Around the NHL
Anyway, I'll call it whatever they want as long as it gets me a day off in August. And Alberta says Ontario sucks. Psssh.
I realized I've talked mostly about the Sens for the last little while, basically ignoring the happenings going on in the rest of the NHL. So on this lazy Monday I'm catching up. Where to start?
- A lot of people are hoping the Bruins will set an important precedent by walking away from what they considered to be a ridiculous award given by an arbitrator to David Tanabe. I would like to think that's the case, however, it's the Bruins. They do wacky stuff all the time and are the only team that has a history of doing this previously. As for the award, $1.25 mil is probably too much for Tanabe on that D, where he'll be a fourth d-man (the Bruins also have two very good young rearguards in Andrew Alberts & Milan Jurcina who are quite ready to step up, I believe), but if you're a team in need of a solid defenceman, that price, or around it, isn't bad. And if no team bites on Tanabe, he apparently has what it takes for another industry.
- I commented on it over at Bflo Blog, but it's worth saying here: I give Mike Noronen a lot of credit for deciding to ply his trades in Russia this coming season rather than riding the pine as Roberto Luongo's back-up for the Canucks. About a month ago, after Luongo was traded for, a frustrated Noronen expressed disappointment, noting that this probably means he won't see much playing time (a safe assumption). At the time, I remember thinking that it was time Noronen came to the realization the rest of the NHL seemingly had and recognize that he's seen as a back-up goalie. Unfair as that might be considering the lack of opportunity he was given in Vancouver after being traded, it's the reality.
But he manned up and has decided he'd rather play and hone his craft in Russia instead of serving as the second string 'tender for, I assume, more money in Vancouver. That kind of decision took balls.
- On a related note, the TSN article that broke the Noronen news noted he's a year away from UFA status, which apparently played a part in his decision. Someone with a superior knowledge of the new CBA, answer me this: do seasons played in leagues outside the NHL count towards a players years for UFA status? I assumed not but maybe I'm wrong.
- Pavel Vorobiev says the NHL and specifically the Blackhawks are biased against Russians. Americans don't like Russians. Imagine that. If I were to think of teams that had those kind of prejudices against Russians, the Hawks wouldn't be one of the ones I'd think of. Of course, stupid claims about the Sens having a bias against French Canadians have been presented by people of similar intellect before, so such allegations are not new in the hockey world.
- The trade that saw Kyle Calder swapped for Michael Handszus is cool because it's something you never see anymore in this salary cap age: an actual hockey trade. While I'm sure Calder's arbitration award played a part in the Hawks shopping him, the reality is, it's a deal that benefits both clubs and addresses a need they each have. Calder brings a talented, top-six forward to a winger short Flyers line-up. Handszus is a big body who can play both ends of the ice and never takes a shift off, which the Hawks have lacked for as long as I can remember.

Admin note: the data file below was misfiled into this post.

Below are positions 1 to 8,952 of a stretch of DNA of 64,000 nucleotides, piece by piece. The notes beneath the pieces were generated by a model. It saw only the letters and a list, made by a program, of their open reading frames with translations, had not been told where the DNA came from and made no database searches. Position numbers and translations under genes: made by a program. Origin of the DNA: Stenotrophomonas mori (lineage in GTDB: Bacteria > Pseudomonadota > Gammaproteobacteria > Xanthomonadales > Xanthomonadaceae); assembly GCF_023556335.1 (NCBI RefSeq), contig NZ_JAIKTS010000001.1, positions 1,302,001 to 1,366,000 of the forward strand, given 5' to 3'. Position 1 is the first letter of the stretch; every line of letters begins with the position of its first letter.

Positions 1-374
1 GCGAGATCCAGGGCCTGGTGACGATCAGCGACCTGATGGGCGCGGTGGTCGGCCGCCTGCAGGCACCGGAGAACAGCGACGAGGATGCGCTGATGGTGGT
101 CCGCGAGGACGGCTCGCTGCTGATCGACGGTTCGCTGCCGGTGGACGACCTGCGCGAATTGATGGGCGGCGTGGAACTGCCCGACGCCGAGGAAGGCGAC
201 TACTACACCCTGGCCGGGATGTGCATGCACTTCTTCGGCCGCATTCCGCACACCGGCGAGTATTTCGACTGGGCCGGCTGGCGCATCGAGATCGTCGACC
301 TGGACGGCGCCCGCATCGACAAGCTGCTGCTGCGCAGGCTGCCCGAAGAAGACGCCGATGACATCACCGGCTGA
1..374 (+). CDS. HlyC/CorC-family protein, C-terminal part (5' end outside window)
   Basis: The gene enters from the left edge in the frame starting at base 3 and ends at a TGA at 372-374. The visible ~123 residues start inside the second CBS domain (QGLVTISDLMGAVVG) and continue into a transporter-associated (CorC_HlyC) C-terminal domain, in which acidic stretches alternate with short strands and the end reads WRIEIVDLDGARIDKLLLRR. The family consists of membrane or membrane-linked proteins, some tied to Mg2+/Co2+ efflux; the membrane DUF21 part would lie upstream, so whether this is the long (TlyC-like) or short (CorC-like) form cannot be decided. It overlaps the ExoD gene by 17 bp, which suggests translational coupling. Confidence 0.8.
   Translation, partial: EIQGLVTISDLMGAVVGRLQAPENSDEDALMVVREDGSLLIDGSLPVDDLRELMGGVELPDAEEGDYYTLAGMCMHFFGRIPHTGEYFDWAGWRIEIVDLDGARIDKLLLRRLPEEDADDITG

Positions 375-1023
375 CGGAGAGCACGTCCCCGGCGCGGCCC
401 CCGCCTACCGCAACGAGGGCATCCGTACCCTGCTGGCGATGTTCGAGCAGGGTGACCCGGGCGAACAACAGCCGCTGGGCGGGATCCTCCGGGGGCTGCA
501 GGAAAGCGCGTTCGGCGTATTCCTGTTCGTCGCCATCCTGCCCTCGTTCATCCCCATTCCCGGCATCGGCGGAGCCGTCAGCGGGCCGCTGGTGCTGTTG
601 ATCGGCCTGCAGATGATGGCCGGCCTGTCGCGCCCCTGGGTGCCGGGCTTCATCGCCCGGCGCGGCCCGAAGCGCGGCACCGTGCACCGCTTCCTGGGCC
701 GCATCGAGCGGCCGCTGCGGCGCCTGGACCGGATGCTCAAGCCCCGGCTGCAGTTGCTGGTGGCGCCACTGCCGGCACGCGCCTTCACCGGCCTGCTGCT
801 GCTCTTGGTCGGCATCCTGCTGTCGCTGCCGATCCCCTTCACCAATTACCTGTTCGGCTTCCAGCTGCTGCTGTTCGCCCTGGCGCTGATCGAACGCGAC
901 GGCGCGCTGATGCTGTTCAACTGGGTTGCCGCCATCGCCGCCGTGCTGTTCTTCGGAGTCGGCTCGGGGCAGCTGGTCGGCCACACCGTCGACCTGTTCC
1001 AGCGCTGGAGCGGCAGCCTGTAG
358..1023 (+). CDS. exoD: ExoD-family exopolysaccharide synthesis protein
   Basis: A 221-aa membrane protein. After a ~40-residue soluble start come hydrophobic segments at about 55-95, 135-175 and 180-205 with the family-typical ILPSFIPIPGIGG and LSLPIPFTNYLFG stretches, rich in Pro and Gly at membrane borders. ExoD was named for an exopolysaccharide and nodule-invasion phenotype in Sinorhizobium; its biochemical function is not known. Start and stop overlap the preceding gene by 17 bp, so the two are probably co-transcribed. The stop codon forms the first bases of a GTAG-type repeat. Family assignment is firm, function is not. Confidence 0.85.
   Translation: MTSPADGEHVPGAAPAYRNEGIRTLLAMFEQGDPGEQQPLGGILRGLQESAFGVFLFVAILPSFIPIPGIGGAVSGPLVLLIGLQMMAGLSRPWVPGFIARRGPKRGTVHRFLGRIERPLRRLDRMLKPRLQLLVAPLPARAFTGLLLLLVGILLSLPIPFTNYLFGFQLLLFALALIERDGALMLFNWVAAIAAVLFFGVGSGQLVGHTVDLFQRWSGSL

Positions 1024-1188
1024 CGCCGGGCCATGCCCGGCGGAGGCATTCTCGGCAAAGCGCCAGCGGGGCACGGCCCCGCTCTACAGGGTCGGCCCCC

- Speaking of the Flyers, what the fuck is taking Bob Clarke so long in signing Simon Gagne? Gagne apparently wants $5 mil, and based on the salaries given out this summer, I'd say he's worth it. I've seen some Flyers fans talk down Gagne by arguing that his stats aren't an accurate reflection of his value as a player because he played with Peter Forsberg, who could probably make me look like Rocket Richard, for most of the season. Obviously it helped Gagne to play with one of the best players in the world, but I also think Forsberg benefitted from having a red hot sniper bury all those chances. Gagne has grown into one of the most offensively dangerous players in the NHL and the Flyers would be foolish not to lock him up long term. But hey, it's Bobby Clarke. He's sort of nuts sometimes.
- I'd love to congratulate Paul Kukla on getting the blogging gig over at NHL.com, but I haven't gotten over my jealousy yet. All I get are offers to moderate the Sens section of some tools message board, continually.
- I have no idea what the truth is this Rick Tocchet gambling story, but I'm working under two assumptions:
1) Many many more people knew about this than are letting on
2) Someone, whether it be a player or not, gambled on hockey in this ring.
Those may seem like unfair assumptions, but nonetheless, I have them. When this story broke, the word was Coyotes GM Michael Barnett knew and placed bets with Tocchet. Has this been revealed as false? Why is it never mentioned? And if it's true, you want me to believe Barnett and Janet Gretzky knew and were involved, but Wayne Gretzky wasn't? His best friend/business partner and wife knew but he didn't? C'mon.
Perhaps I'm jumping to conclusions though, because, after all, the word of a dirty cop should be very tainted as far as the truth. And one who turns over on other people so easily. Pretty despicable if you ask me.
And is anyone else bothered by the eagerness of the authorities and the D.A. to speak to the media about this? It sorta kinda really reeks of a publicity attempt and their 15 minutes of fame. The day they announced a deal with the dirty cop they were all over the press talking to anyone who would liten about the case. Very tacky.
- The best player still without a contract for this coming season: Mike Leclerc, assuming he can stay healthy.
- Who will be the next team to take a shot at Alexandre Daigle? It looked like he found a home in Minnesota under Jacques Lemaire, but his star burnt out quickly last season there and he finished the year in the AHL. His old habits of not trying very hard emerged and he was sent packing.